Dried plums offer natural antioxidant alternatives for meat

By staff reporter

- Last updated on GMT

Related tags: Unsaturated fatty acids, Nutrition

Scientists in Texas are investigating the potential of dried plums
as a natural alternative for processed meats, slowing oxidative
spoilage as well as imparting flavour and aroma.

"We found that dried plums, when pureed, actually have a very good antioxidant capacity,"​ said lead researcher, Professor Jimmy Keeton, from Texas A&M.

Interest is growing in plant-derived food additives as replacements to synthetic antioxidants like butylhydroxyanisole (BHA) and butylhydroxytoluene (BHT) to slow down the oxidative deterioration of food.

Indeed, according to a 2003 report by Frost and Sullivan, the synthetic antioxidant market is in decline, while natural antioxidants, such as herb extracts (particularly rosemary), tocopherols (vitamin E) and ascorbates (vitamin C) are growing, pushed by easier consumer acceptance and legal requirements for market access.

The new research, funded by the California Dried Plum Board, has looked into the effects of dried plums and plum juice in ready-to-eat meat products, like pre-cooked pork sausages, roast beef and ham, said Keeton, to see which of those products will respond most effectively as antioxidants.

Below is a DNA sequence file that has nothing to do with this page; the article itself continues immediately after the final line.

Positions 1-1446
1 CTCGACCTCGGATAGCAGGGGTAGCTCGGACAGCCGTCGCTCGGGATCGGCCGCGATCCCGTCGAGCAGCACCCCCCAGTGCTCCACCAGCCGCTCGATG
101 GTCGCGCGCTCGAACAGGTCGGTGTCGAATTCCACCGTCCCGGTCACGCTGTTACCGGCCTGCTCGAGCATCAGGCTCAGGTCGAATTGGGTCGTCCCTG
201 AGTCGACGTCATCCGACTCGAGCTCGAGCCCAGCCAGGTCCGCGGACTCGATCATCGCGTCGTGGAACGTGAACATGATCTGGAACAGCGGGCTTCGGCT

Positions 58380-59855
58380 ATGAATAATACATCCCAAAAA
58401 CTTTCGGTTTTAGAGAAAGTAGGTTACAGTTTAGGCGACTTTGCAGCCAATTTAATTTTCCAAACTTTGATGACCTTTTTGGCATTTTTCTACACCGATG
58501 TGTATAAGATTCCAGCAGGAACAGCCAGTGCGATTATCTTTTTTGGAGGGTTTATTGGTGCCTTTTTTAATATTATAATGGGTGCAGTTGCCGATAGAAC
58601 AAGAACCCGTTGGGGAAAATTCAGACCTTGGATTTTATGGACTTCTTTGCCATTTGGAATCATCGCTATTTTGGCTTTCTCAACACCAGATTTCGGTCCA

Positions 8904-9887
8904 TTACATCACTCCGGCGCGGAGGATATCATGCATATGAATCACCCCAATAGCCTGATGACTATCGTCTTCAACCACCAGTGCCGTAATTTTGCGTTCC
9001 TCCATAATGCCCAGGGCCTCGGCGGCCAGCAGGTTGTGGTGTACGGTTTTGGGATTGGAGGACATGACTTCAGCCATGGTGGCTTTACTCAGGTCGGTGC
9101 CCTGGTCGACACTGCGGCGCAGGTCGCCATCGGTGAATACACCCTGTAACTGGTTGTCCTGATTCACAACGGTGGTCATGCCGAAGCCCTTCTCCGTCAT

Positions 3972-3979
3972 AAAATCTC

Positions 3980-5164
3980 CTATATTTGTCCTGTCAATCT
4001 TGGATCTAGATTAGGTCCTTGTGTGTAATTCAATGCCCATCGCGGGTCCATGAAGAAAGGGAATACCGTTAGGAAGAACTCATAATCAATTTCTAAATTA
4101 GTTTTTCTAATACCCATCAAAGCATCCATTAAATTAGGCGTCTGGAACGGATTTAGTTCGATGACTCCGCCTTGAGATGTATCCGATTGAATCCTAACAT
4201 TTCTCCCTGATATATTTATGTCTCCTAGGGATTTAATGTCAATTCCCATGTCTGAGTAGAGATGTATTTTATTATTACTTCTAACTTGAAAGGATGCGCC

"We found that pre-cooked and uncured products like sausages and roast beef actually respond the best,"​ he said.

Typically, the oxidative deterioration of meat and meat products is caused by the degradation reactions of fats and pigments. Oxidation processes in food can lead to organoleptic deterioration in taste, colour and texture.

"If these are unsaturated fatty acids, they can oxidize more and produce off-flavors and cause shelf life problems,"​ explained Keeton.

The use of such natural additives has the extra advantage of the health benefits associated with the extracts. Recent research from Oklahoma reported that the dried fruit has potential as a functional food ingredient since results from a rat study reported a potent effect on bone metabolism and prevention of the deterioration in bone mass (Bone​, doi: 10.1016/j.bone.2006.05.024).

The Texas A&M researchers found that dried plum pate worked best with ground meat products like sausages, while dried plum juice was most effective with beef roasts. The next step in the research, said Keeton, was to test the puree with lean meat products.

"Unsaturated fatty acids are found in lean tissue membranes, and therefore it can be a benefit because it prevents the oxidation of them in the membranes,"​ he said.

"Companies will have to look at the market and decide if this ingredient will work for them,"​ said Keeton. "It's not expensive, but it must be listed as an ingredient added to the product."

The ingredient could also enhance the flavour of some products, frankfurters in particular, Keeton said.

"We've actually had consumers tell us they prefer the flavour of products with the dried plum ingredient,"​ he said.

And concerns about laxative effects associated with prunes are unfounded, said Keeton, since the small amounts used should not be a concern to most people.

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